However, if the malpractice claim is over a foreign object that was left inside the patient during a surgery, the seven-year maximum does not apply (40 Pa. Stat. § 1303.513(b)). The seven-year maximum also does not apply to instances of medical malpractice that could not have been discovered until much later (Yanakos v. UPMC, 218 A.3d 1214 (2019)).

If the malpractice was fatal, the resulting wrongful death lawsuit can be filed within two years of the patient’s death, not two years of the malpractice (40 Pa. Stat. § 1303.513(d)).

Finally, if the victim of the malpractice was under 18 at the time of the incident, the statute of limitations tolls, or does not begin to tick down, until the minor’s 18th birthday (42 Pa. Stat. § 5533). This means healthcare providers who commit medical malpractice during the delivery of a child could face a lawsuit for it up to 20 years later.

Are There Damage Caps?

Only for punitive damages.

Pennsylvania is one of the few states in the country that does not limit how much compensation medical malpractice plaintiffs can recover in a lawsuit. Many other states cap, or limit, how much victims can recover in noneconomic damages, like pain and suffering or for loss of companionship, because of how difficult these damages are for the jury to state in a dollar amount.

Pennsylvania does, however, limit the punitive damages that can be assessed in medical malpractice claims to twice the amount of the compensation that was awarded, unless the malpractice was intentional. These damages can only be awarded if you acted willfully or with reckless indifference, and cannot be assessed against the employing entity through vicarious liability (40 Pa. Stat. § 1303.505).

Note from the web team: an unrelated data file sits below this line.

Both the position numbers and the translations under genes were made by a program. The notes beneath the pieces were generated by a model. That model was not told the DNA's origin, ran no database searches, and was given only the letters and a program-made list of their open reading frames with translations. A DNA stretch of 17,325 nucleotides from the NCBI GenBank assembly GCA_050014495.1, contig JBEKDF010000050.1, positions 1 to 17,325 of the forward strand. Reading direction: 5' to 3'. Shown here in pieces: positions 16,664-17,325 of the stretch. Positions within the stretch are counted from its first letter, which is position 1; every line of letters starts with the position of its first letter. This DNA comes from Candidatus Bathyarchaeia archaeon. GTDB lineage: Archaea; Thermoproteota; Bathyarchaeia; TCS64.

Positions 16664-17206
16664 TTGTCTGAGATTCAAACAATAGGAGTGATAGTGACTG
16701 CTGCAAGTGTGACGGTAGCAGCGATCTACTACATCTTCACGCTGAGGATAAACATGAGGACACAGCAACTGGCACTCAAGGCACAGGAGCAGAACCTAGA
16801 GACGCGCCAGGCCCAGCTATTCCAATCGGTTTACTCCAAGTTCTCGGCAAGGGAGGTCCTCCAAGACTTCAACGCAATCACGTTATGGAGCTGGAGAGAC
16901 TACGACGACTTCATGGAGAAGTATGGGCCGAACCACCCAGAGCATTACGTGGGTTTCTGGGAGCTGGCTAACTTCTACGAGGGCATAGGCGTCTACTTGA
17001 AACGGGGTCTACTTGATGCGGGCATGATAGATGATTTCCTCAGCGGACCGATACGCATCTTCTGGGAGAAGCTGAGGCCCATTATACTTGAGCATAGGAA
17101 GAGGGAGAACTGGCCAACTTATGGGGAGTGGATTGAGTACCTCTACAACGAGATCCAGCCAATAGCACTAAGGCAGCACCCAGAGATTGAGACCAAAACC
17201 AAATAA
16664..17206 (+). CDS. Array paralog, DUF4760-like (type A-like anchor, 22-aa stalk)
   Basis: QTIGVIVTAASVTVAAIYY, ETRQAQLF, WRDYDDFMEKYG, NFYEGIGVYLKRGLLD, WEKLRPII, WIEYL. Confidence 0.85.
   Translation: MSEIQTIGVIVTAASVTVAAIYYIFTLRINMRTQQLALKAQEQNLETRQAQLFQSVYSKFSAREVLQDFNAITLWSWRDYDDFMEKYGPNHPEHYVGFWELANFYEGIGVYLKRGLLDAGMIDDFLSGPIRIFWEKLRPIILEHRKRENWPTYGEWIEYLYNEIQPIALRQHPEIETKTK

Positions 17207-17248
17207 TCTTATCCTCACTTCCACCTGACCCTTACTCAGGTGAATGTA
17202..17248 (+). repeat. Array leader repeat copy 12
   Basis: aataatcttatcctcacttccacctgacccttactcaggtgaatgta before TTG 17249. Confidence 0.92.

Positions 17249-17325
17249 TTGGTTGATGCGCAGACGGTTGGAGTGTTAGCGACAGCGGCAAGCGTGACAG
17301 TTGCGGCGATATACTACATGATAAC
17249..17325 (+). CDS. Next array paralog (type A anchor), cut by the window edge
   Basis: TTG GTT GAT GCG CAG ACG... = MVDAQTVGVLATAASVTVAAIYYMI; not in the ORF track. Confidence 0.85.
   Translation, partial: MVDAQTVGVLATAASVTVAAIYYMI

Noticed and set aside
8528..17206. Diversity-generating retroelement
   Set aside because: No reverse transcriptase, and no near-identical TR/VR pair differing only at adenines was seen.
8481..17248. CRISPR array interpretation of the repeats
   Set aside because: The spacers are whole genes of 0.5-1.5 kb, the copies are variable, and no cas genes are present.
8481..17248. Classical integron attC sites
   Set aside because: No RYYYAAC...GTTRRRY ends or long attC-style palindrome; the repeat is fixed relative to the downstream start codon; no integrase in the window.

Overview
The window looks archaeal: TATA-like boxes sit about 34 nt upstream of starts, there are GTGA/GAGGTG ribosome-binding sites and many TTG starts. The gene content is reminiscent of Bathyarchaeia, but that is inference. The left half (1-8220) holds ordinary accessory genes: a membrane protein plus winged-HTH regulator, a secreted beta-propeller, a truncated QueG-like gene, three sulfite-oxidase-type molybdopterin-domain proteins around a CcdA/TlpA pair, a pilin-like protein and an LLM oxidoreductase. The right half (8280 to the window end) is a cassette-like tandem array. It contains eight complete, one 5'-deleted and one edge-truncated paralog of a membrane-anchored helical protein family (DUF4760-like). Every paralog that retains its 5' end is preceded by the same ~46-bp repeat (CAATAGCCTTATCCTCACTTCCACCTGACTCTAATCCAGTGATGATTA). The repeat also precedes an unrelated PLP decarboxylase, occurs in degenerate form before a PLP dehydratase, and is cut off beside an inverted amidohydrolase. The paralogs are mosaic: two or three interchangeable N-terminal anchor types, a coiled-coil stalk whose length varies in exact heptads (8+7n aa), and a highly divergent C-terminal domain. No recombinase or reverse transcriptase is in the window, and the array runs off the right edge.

Why Shouldn’t I Use the Defense Lawyer Provided By My Medical Malpractice Insurance Company?

Because your insurance company’s lawyer will act in the best interests of the insurance company. While these will often align with your own interests, there are circumstances where it will not. In these cases, the lawyer will be a threat to your future, not a protector of it.

What Makes the Medical Malpractice Defense Team at Oberheiden P.C. Different?

Oberheiden P.C. is one of the only firms that exclusively employs senior-level lawyers on its legal team.

Other firms attract clients with top legal talent, but then delegates their clients’ cases down to junior associates, who then do most of the work with what is often minimal oversight.

That does not happen at Oberheiden P.C. because we do not have junior associates, or even any paralegals, on our staff. All of the work on your case is performed by a senior-level attorney with years of experience handling similar cases.

Why Don’t You Call Yourself the Best Medical Malpractice Defense Firm in Pennsylvania?

Because these sorts of statements have more impact when they come from our prior clients. You can read their testimonials here.

Legal Defense Strategies We Can Use

A medical malpractice allegation or lawsuit, however, does not necessarily mean that you will be held liable. There are numerous legal defenses that you can use to counter the allegations.

Just a few of the ones that the medical malpractice defense attorneys at Oberheiden P.C. have used in the past have been:

  • The statute of limitations has passed
  • The patient gave their informed consent to the procedure
  • Malpractice occurred, but you were not the one who committed it
  • Malpractice occurred, but it was not the cause of the victim’s losses
  • You did, in fact, uphold the appropriate standard of care

This last defense is often the strongest, as it combats the claims of medical malpractice head-on. Proving that you did not commit medical malpractice in court by showing that you provided the care expected of a reasonably skilled and competent practitioner would not just protect you from the liability that the lawsuit threatens; it would also better position you for any potential legal threats down the road related to the incident.